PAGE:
#12 Syracuse (1987) 79, #21 Princeton 62

Before he was a popular US Senator and Presidential candidate, Bill Bradley produced a 1965 Ivy League season that resulted in an incredible card. He averaged 30.5 ppg with an incredible ability to draw fouls (9-13 on 20-sided die) and then hit 90% of his free throws (1-18 on 20-sided die).

This from a great shot blocker and rebounder, and guard Ken Shank hit more that 60% of his shots to get 16.8 per game.

Unfortunately Princeton's team defense (+13 on dunks opponents's dunk range) was the worst in of the 96 great teams. This is a calibrated measurement of defense adjusted for level if competition - as is the dunk range on offense.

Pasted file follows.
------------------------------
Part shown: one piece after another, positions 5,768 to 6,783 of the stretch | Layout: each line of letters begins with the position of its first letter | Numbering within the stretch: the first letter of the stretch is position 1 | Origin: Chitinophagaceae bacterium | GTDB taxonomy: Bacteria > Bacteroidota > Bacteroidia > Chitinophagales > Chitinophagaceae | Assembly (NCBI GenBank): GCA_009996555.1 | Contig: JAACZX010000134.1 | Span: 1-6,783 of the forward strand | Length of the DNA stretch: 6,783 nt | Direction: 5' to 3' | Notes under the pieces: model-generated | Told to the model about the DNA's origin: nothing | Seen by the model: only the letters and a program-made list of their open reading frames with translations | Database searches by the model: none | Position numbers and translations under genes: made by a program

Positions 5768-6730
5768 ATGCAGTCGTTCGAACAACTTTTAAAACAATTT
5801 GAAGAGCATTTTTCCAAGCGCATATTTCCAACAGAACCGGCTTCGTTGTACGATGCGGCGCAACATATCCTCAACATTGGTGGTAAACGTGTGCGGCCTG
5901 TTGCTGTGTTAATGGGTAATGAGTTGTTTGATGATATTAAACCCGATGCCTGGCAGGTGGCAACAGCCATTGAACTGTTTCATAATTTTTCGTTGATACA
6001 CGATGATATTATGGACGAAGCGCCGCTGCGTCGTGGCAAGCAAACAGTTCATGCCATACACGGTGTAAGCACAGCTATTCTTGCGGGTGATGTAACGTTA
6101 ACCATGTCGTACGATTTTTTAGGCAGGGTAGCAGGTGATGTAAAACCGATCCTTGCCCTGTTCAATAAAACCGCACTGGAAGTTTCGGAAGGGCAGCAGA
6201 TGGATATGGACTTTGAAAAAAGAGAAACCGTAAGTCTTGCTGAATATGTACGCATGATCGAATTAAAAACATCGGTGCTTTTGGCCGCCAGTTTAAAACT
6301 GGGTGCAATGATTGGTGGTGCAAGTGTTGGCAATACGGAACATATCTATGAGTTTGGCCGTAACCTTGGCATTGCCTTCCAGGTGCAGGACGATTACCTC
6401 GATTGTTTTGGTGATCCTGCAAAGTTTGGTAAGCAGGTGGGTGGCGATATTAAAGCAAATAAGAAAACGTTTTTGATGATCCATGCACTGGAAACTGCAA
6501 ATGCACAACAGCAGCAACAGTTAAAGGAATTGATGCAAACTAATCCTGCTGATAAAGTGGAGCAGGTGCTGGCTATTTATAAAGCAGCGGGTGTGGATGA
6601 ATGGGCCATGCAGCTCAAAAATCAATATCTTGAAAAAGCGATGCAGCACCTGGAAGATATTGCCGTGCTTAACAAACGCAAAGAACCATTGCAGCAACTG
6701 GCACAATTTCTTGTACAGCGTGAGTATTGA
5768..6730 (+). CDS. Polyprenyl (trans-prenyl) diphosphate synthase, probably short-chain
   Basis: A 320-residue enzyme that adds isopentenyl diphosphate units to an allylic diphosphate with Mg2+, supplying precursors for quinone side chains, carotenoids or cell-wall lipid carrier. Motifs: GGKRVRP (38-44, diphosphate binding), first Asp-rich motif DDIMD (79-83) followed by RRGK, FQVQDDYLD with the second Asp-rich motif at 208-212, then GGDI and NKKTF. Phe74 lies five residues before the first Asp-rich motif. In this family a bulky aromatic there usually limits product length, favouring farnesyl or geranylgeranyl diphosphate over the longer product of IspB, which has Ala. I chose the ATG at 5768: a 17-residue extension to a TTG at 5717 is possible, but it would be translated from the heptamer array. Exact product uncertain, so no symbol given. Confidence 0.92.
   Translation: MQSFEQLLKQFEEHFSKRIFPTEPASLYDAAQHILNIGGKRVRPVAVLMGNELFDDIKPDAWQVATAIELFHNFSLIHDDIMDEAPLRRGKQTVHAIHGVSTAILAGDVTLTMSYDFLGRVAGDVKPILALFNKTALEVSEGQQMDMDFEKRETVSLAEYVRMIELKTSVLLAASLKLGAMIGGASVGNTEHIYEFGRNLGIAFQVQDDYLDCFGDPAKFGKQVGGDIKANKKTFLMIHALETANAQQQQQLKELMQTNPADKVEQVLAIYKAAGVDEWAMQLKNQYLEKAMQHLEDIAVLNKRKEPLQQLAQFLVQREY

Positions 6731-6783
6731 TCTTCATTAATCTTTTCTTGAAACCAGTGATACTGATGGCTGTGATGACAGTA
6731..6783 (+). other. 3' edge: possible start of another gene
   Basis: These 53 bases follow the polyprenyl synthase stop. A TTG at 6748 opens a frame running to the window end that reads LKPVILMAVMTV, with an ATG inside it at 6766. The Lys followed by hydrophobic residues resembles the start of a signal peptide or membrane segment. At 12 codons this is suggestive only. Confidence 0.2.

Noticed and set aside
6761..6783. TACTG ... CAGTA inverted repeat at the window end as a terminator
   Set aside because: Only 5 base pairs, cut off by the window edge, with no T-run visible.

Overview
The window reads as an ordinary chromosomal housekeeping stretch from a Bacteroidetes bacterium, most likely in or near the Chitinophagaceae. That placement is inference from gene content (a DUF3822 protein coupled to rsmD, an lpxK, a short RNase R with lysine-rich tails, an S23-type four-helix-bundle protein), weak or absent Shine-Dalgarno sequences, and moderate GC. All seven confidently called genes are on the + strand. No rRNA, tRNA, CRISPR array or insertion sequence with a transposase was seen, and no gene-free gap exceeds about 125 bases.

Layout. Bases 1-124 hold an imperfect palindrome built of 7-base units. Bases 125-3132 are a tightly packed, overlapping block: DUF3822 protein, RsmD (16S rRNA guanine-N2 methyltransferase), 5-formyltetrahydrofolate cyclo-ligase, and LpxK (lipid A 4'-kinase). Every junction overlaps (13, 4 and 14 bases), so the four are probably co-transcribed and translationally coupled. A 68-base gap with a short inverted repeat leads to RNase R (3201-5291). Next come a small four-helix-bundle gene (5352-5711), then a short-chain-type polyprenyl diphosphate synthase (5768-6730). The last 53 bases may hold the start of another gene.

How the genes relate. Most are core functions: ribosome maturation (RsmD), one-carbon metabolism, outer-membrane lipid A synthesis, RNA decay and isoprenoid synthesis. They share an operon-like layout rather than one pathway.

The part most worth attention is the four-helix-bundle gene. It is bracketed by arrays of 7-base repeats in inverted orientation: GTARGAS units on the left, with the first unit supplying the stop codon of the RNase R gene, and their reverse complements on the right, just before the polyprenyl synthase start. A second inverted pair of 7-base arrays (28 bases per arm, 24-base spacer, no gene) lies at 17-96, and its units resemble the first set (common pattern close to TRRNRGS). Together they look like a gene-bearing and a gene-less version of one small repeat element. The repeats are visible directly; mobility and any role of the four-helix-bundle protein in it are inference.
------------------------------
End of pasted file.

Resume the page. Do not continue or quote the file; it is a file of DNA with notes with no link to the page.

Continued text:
The disparity gave Syracuse's 1987 champs open lanes to the basket for layups and dunks on rolls of 51-66 - one third of offensive rolls.

Despite Bradley's 13 points and 8 rebounds and shank's 18 points Syracuse led by 20 down the stretch and won 79-62 to advance to face Ralph Sampson and the 1981 UVa team.

The balanced attack of Tony Seikaly (14 points, 8 rebounds), Greg Monroe (14, 4), Derrick Coleman (8, 5, 2 steals and a block), and Sherman Douglas were just too much.

#18 Seton Hall (1989) 76, #15 St. John's (1985) 75

The three-point line was standardized in college basketball between the Final Four's featuring St. John's in 1985 and Seton Hall in 1989, and Andrew Gaze was one of the best in the country in hitting 94 of them at a great 43 percent clip. Gaze hit four en route to 24 points in this game, enabling the Pirates to edge past Chris Mullin 's 16 points and Walter Berry's 12 point, 12 rebound double double.